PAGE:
Positioning effects on arterial oxygen and relative pulmonary shunt in patients receiving mechanical ventilation after CABG.

Abstract

OBJECTIVE To examine the effects of three different positions on arterial oxygen and relative pulmonary shunt in patients after coronary artery bypass graft (CABG) who are receiving mechanical ventilation with an effective tidal volume of 15 ml/kg and a minimum of 5 cm H2O positive end-expiratory pressure. DESIGN Repeated measures, counterbalanced. SETTING Adult cardiovascular intensive care unit in a major tertiary referral hospital. SUBJECTS Convenience sample of 30 patients who had undergone CABG, 90% of whom had postoperative atelectasis. OUTCOME MEASURES Partial pressure arterial oxygen (PaO2) and relative pulmonary shunt (areas of low ventilation-perfusion ratio). INTERVENTION Supine, right lateral, and left lateral positions with head of bed elevated 30 degrees. RESULTS No statistically significant differences in arterial oxygen and relative pulmonary shunt were found among the three positions. CONCLUSIONS For a selected cohort, positioning may not be an important consideration in arterial oxygenation in patients who have undergone CABG and are receiving mechanical ventilation with a high tidal volume and positive end-expiratory pressure.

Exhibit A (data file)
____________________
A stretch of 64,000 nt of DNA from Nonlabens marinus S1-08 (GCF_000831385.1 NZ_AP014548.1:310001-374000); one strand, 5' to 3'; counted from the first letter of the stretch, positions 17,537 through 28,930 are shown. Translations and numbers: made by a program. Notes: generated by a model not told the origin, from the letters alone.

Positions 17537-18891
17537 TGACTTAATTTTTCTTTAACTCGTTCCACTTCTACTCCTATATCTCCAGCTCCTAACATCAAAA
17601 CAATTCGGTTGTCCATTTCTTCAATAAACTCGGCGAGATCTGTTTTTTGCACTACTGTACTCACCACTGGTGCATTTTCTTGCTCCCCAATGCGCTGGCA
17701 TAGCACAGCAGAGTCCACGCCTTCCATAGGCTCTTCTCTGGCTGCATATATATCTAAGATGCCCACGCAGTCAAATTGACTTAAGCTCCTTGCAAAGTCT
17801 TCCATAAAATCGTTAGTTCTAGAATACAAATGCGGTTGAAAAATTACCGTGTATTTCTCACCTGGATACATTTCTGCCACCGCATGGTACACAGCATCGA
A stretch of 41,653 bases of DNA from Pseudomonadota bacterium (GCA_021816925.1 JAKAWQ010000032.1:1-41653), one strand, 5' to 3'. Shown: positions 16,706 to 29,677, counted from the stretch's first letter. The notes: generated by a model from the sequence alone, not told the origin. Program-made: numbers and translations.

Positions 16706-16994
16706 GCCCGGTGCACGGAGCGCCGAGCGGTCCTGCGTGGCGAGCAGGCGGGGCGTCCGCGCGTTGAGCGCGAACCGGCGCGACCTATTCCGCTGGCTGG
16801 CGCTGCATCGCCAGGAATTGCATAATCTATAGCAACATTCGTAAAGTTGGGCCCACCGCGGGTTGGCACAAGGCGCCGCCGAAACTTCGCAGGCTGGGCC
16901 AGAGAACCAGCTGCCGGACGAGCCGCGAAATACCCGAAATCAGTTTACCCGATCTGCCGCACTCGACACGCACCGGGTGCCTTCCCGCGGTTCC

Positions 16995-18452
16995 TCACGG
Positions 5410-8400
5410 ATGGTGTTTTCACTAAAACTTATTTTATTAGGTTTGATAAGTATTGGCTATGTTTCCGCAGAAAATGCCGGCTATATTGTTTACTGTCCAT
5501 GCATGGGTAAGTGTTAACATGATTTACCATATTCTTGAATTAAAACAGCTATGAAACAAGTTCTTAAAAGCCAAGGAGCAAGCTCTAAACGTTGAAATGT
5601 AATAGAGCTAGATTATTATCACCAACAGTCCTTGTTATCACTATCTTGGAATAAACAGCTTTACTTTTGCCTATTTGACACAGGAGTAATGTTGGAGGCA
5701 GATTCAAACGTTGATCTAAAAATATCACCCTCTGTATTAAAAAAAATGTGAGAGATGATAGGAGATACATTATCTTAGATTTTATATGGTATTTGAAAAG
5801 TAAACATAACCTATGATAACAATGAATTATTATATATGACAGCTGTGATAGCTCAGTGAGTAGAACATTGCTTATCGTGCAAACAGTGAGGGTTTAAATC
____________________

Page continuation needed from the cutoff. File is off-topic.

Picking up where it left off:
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@article{Chan1992PositioningEO, title={Positioning effects on arterial oxygen and relative pulmonary shunt in patients receiving mechanical ventilation after CABG.}, author={M Chan and Lorraine Jensen}, journal={Heart & lung : the journal of critical care}, year={1992}, volume={21 5}, pages={448-56} }